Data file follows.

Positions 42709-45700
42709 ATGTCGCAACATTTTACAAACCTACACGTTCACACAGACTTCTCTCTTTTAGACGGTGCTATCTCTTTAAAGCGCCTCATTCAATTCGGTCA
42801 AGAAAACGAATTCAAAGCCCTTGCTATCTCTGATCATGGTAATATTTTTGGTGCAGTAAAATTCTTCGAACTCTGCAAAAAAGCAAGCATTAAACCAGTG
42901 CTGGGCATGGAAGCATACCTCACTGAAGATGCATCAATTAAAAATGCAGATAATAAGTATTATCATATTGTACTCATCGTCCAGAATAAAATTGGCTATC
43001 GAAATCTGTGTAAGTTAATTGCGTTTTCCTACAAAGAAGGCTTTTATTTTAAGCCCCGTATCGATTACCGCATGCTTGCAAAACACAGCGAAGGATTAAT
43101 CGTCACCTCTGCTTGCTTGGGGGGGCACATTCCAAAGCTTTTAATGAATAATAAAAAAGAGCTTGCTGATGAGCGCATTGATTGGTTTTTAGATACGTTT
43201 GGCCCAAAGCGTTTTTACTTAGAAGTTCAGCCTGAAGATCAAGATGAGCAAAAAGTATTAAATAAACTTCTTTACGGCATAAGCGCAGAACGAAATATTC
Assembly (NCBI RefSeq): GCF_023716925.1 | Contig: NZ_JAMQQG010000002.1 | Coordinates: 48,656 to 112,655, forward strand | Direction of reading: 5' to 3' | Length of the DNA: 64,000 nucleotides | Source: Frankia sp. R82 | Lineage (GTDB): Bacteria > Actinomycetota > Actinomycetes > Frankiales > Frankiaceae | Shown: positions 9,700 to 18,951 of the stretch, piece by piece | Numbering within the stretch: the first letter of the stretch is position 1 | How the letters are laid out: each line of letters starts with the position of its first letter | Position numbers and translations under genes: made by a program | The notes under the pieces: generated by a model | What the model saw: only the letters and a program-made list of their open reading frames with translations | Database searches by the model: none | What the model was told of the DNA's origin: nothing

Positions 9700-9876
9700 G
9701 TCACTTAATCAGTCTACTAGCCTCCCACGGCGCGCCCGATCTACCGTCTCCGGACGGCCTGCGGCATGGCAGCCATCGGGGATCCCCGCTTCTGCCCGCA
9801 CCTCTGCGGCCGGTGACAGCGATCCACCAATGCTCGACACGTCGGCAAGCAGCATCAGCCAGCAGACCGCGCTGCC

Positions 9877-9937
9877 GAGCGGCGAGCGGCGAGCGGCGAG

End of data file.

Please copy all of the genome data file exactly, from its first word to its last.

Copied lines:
Positions 42709-45700
42709 ATGTCGCAACATTTTACAAACCTACACGTTCACACAGACTTCTCTCTTTTAGACGGTGCTATCTCTTTAAAGCGCCTCATTCAATTCGGTCA
42801 AGAAAACGAATTCAAAGCCCTTGCTATCTCTGATCATGGTAATATTTTTGGTGCAGTAAAATTCTTCGAACTCTGCAAAAAAGCAAGCATTAAACCAGTG
42901 CTGGGCATGGAAGCATACCTCACTGAAGATGCATCAATTAAAAATGCAGATAATAAGTATTATCATATTGTACTCATCGTCCAGAATAAAATTGGCTATC
43001 GAAATCTGTGTAAGTTAATTGCGTTTTCCTACAAAGAAGGCTTTTATTTTAAGCCCCGTATCGATTACCGCATGCTTGCAAAACACAGCGAAGGATTAAT
43101 CGTCACCTCTGCTTGCTTGGGGGGGCACATTCCAAAGCTTTTAATGAATAATAAAAAAGAGCTTGCTGATGAGCGCATTGATTGGTTTTTAGATACGTTT
43201 GGCCCAAAGCGTTTTTACTTAGAAGTTCAGCCTGAAGATCAAGATGAGCAAAAAGTATTAAATAAACTTCTTTACGGCATAAGCGCAGAACGAAATATTC
Assembly (NCBI RefSeq): GCF_023716925.1 | Contig: NZ_JAMQQG010000002.1 | Coordinates: 48,656 to 112,655, forward strand | Direction of reading: 5' to 3' | Length of the DNA: 64,000 nucleotides | Source: Frankia sp. R82 | Lineage (GTDB): Bacteria > Actinomycetota > Actinomycetes > Frankiales > Frankiaceae | Shown: positions 9,700 to 18,951 of the stretch, piece by piece | Numbering within the stretch: the first letter of the stretch is position 1 | How the letters are laid out: each line of letters starts with the position of its first letter | Position numbers and translations under genes: made by a program | The notes under the pieces: generated by a model | What the model saw: only the letters and a program-made list of their open reading frames with translations | Database searches by the model: none | What the model was told of the DNA's origin: nothing

Positions 9700-9876
9700 G
9701 TCACTTAATCAGTCTACTAGCCTCCCACGGCGCGCCCGATCTACCGTCTCCGGACGGCCTGCGGCATGGCAGCCATCGGGGATCCCCGCTTCTGCCCGCA
9801 CCTCTGCGGCCGGTGACAGCGATCCACCAATGCTCGACACGTCGGCAAGCAGCATCAGCCAGCAGACCGCGCTGCC

Positions 9877-9937
9877 GAGCGGCGAGCGGCGAGCGGCGAG